Biomonitoring—the measure of environmental chemicals in people’s blood, urine and other fluids—becomes an even more powerful tool when coupled with environmental public health tracking. Tracking includes the ongoing
collection and interpretation of data on health effects and environmental expo-
sures. This information can be used to prevent and control environmental-related
diseases, with the ultimate goal of reducing exposure levels in a given population.
The Washington State Department of Health, with funding from CDC’s National
Center for Environmental Health, set out to develop this partnership between bio-monitoring and environmental public health tracking. Their specific goals include
understanding the amounts of environmental chemicals in the bodies of residents,
comparing state-wide levels to national levels and using the results to help reduce
potentially harmful exposures for Washingtonians.
From September 2009 to August 2011, the Washington Environmental Biomonitor-ing Survey staff collected 1,422 urine samples from a statewide, representative
sample of residents age 6 and older. Samples were analyzed at the public health
laboratory for total and speciated arsenic, 12 metals, and pyrethroid and organophosphate pesticide metabolites. Simultaneously, the Department of Health collected drinking water samples from 498 participants and the Washington Tracking
Network paid to test the samples for arsenic, cadmium, lead, thallium, uranium
by Surili Sutaria, MS, senior specialist,
The survey levels were compared with national levels documented by CDC in the
National Report on Human Exposure to Environmental Chemicals. 1 Some of the
major findings from this study conclude urine levels of total arsenic cadmium and
cobalt were higher in Washington compared to national levels, while cesium, lead
and thallium were lower. People who consumed seafood three days prior to giving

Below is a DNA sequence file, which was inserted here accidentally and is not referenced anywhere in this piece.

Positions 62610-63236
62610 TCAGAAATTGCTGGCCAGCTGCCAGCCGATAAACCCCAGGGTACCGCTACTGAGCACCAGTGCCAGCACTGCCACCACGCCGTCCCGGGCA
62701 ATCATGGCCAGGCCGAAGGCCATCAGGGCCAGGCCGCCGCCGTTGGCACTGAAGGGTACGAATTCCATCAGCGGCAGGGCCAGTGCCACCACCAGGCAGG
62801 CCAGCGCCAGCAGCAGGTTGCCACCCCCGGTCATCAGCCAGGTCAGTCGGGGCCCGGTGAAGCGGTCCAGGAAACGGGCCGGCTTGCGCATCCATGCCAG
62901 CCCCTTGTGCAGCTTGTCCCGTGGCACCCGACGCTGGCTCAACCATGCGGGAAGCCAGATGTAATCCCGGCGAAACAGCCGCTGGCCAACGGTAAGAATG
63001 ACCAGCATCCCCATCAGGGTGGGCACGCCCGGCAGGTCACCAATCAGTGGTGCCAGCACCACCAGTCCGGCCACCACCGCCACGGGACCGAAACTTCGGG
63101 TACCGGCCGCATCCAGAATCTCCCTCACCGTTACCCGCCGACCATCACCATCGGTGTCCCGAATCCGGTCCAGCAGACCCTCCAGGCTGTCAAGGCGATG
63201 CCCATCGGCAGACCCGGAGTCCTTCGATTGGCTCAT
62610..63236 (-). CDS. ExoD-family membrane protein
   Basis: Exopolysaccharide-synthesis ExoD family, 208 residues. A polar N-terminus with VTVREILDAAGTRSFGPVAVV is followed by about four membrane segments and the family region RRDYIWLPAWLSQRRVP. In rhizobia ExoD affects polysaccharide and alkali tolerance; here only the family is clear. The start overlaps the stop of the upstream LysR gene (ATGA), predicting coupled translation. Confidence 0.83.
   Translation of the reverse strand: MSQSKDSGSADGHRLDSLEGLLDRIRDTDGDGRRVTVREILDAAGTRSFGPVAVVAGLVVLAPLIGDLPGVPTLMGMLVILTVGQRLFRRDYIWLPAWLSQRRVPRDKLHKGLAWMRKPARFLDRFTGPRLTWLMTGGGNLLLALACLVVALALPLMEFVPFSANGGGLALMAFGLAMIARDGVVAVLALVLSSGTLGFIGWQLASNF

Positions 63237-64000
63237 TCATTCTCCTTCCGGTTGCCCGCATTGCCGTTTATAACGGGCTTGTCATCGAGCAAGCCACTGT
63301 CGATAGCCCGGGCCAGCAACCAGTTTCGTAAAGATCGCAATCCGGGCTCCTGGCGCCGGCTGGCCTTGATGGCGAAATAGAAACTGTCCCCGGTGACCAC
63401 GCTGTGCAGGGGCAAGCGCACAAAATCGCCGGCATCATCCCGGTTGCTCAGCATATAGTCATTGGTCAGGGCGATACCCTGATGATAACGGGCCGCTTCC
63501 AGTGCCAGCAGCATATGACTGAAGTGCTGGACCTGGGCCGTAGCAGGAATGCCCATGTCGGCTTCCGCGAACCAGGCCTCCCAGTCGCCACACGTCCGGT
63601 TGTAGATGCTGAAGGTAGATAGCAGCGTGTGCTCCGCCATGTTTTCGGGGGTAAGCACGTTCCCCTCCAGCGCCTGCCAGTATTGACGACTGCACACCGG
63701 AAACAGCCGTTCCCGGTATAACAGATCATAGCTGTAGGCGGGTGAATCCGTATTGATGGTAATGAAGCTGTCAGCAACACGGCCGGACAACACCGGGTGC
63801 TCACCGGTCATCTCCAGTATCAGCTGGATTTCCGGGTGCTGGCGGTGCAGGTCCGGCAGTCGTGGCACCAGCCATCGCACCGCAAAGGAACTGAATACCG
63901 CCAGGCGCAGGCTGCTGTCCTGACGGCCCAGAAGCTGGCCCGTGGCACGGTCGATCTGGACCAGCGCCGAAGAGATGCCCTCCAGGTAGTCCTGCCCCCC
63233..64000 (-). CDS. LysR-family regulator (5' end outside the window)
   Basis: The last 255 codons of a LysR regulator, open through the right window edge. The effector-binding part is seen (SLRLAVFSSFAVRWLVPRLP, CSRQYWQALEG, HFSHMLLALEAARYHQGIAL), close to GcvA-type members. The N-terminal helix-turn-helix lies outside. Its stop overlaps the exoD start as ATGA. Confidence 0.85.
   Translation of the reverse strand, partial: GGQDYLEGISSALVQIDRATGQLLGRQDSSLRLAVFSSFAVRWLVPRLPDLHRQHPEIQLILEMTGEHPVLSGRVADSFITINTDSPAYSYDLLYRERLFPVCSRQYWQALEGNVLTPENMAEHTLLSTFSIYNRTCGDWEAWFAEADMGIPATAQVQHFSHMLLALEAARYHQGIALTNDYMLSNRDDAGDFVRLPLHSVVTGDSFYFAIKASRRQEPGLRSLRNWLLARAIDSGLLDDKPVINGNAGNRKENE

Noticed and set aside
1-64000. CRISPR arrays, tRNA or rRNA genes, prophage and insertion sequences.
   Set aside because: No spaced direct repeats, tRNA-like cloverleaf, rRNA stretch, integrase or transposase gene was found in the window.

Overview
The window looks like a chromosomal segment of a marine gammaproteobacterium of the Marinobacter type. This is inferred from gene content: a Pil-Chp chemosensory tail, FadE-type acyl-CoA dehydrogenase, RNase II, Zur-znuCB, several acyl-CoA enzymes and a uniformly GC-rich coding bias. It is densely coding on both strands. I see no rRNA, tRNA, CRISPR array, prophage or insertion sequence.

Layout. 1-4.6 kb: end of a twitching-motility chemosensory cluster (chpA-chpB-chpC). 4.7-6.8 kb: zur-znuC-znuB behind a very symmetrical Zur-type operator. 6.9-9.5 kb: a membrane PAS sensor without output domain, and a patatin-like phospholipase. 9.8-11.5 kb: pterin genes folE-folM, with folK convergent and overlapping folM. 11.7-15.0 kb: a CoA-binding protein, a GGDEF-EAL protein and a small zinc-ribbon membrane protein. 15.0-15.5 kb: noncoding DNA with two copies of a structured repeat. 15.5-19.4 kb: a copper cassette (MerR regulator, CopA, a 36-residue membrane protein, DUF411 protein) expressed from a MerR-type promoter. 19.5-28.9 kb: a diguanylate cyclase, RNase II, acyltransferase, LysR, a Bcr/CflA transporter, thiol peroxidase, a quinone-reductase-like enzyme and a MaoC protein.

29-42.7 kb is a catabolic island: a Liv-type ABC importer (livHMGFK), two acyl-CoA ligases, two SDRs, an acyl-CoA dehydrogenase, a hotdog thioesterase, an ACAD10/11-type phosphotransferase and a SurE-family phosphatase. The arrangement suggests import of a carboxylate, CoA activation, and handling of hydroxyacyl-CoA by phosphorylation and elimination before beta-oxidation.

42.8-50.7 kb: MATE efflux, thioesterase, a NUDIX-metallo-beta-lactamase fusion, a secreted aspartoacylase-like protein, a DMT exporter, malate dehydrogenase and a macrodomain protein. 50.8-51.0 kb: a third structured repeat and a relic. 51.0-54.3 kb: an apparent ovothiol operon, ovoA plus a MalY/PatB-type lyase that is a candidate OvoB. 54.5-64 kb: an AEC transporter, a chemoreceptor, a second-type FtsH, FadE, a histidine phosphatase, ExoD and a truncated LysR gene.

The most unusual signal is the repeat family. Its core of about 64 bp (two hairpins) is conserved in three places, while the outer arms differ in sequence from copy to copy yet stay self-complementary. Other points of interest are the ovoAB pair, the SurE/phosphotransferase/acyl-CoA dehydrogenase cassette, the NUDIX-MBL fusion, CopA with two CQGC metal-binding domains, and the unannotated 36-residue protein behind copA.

a sample revealed higher levels of arsenic in their urine. Results were reported to
participants in a letter, along with a toll-free number to call with questions.
Concurrently analyzing results for metals in urine and in drinking water painted a clearer picture
of the connection between a potential source and the level of exposure in the population.
In addition to uncovering these findings, the project led to several other
• Installation of state-of-the-art instruments for analysis of clinical specimens.
• Development of methods for metals speciation from clinical specimens by
HPLC-ICP-MS, for pyrethrin pesticide metabolites in urine, organophosphate
metabolites in urine, phthalate metabolites in urine, bisphenol A metabolites in
urine, and creatinine correction, all by HPLC-MS/MS.
• Adaptation of their Laboratory Information Management System (LIMS) to share
laboratory data with the epidemiology participant questionnaire database for
analysis of results.
• A close working relationship with the environmental epidemiologists and
toxicologists within the Department of Health.
Moving forward, Washington plans to develop laboratory methods for measuring
bisphenol A and phthalates2 in urine samples collected in the first and second
years of the grant. In addition, they plan to work with the Seattle & King County
Public Health Department to measure pyrethroid pesticides, bisphenol A and
phthalates in the urine of low-income Washington residents and compare the
results to those found at state and national levels. According to Washington’s
Health Equity project, studies show that these compounds may impact hormone
function early in life, and that people with lower incomes have higher levels of
these compounds in their bodies. Through these projects, Washington State Health
Department aims to understand how people are being exposed over time and to
identify potentially harmful exposures. u